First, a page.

Vazante

A lovely but unfulfilling tale set in the mountains of 19th century Brazil.

Vazante, Courtesy Films Boutique

Daniela Thomas’ Vazante is a beautiful period piece shot in glorious black-and-white, but which is also in desperate need of tighter storytelling. It’s being promoted as the story of the female protagonist without really being about her at all, not unlike last year’s The Fencer. António (Adriano Carvalho) is a slave trader in 19th-century Brazil who endures a string of bad luck, including his diamond mine running dry and the death of his wife in childbirth. He is eventually persuaded to put his slaves to work farming rather than mining, and marries his big-eyed teenage niece Beatriz (Luana Nastas) in hopes of producing an heir.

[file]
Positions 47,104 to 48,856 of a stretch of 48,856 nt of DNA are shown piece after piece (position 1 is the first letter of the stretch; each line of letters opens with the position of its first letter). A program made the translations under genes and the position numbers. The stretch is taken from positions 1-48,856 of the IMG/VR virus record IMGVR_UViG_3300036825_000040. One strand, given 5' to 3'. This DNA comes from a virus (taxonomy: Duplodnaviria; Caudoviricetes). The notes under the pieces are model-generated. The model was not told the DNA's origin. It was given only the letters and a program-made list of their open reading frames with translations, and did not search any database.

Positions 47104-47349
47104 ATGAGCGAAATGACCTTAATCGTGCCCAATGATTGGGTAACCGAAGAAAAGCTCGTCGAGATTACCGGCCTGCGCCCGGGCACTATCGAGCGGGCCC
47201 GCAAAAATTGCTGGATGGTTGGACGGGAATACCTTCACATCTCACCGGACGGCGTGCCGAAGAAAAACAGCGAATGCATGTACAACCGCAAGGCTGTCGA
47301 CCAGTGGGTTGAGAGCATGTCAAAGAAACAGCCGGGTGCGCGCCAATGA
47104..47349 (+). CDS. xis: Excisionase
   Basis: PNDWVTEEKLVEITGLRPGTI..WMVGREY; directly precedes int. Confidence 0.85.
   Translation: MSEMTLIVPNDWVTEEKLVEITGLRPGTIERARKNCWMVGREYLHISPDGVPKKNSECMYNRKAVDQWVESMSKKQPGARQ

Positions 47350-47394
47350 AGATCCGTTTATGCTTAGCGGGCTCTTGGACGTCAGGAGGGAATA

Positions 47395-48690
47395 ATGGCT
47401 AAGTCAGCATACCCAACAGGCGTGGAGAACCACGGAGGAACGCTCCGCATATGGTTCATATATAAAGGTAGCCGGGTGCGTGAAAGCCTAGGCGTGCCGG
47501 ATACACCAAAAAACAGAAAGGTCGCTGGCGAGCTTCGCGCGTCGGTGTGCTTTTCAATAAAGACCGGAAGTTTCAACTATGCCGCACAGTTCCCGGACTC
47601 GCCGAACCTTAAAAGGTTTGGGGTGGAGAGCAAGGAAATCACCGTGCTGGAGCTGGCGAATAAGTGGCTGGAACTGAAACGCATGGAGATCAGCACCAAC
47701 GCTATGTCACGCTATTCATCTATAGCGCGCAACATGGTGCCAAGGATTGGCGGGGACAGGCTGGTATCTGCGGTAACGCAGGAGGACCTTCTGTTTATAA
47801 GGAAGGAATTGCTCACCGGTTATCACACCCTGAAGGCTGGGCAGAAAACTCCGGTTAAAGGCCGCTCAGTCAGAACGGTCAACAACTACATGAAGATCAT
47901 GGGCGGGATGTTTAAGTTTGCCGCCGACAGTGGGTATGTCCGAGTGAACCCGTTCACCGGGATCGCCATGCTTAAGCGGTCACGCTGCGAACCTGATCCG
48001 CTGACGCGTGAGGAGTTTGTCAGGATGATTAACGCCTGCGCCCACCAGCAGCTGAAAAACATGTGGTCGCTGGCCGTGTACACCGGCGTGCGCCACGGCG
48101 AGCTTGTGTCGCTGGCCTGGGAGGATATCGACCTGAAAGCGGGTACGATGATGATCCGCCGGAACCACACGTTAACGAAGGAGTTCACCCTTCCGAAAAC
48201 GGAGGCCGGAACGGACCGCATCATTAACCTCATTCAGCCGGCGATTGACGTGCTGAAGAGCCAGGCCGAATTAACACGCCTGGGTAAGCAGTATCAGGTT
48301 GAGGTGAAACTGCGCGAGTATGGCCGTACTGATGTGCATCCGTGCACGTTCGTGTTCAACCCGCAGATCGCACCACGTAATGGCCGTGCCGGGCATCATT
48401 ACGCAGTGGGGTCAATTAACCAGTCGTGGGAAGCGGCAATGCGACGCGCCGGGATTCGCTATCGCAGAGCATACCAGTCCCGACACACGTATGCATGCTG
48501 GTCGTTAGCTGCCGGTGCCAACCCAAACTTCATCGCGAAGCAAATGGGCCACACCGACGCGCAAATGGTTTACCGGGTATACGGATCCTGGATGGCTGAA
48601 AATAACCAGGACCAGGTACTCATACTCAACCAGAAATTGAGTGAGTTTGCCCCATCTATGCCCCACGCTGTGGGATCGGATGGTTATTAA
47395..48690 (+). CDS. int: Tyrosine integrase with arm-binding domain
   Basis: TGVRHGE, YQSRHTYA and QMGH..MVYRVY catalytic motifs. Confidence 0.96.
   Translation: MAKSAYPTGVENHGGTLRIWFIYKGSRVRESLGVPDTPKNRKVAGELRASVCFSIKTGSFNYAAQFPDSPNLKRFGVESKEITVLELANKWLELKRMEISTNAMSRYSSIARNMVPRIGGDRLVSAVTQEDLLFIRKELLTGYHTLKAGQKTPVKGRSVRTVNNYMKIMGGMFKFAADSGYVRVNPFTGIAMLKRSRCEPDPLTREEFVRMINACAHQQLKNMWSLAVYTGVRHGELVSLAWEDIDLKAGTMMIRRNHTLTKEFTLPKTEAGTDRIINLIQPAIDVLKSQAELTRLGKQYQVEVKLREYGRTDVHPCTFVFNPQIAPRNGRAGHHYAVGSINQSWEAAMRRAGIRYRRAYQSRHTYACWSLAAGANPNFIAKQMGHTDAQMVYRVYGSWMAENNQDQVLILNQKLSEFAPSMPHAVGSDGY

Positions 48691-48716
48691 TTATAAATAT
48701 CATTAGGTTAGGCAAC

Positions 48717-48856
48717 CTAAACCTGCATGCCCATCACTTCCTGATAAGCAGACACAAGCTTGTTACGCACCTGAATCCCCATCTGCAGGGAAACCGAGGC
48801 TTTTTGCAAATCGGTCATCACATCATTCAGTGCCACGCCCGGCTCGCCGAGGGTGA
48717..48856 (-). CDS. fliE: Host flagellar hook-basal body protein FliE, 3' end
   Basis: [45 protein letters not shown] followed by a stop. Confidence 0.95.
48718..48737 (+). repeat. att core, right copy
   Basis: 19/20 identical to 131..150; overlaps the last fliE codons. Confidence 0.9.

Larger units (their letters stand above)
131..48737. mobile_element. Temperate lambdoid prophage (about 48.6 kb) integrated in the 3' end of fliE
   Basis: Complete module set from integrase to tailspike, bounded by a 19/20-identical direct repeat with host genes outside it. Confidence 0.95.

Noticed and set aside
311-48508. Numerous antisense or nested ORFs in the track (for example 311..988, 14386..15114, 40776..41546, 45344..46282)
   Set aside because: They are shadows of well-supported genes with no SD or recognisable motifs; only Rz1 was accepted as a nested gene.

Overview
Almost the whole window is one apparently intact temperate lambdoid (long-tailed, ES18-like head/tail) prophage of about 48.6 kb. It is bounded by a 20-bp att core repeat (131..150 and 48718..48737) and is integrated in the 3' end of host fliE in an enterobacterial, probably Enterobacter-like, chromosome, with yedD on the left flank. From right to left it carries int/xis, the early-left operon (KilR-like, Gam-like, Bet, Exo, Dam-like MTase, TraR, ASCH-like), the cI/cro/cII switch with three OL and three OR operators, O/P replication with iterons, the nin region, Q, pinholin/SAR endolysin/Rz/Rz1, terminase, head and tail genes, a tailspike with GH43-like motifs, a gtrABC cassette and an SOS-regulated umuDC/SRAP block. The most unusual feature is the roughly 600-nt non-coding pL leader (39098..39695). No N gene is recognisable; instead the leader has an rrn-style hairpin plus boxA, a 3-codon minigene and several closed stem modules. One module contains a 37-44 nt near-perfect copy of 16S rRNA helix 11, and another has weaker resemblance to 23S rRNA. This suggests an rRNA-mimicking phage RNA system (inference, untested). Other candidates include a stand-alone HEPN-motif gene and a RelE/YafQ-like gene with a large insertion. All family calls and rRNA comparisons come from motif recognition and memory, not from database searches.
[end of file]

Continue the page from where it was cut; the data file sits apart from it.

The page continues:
Things go from bad to worse when the pivot to farming doesn’t go as hoped, and Beatriz begins to develop a friendship with a slave close to her age (Vinicius Dos Anjos). At two hours, Vazante has an unfortunate tendency to drag. Beatriz is largely in the margins until the marriage occurs 45 minutes in, and she never really develops much as a character — beyond a tendency to gaze into the distance and commune with nature like a female character in a Terrence Malick film. Indeed, it’s one of Vazante’s many Malickian tendencies, another being that while it’s lovely, there’s no there there. 

Not rated. 
Opens Friday at the Opera Plaza Cinema.        

 

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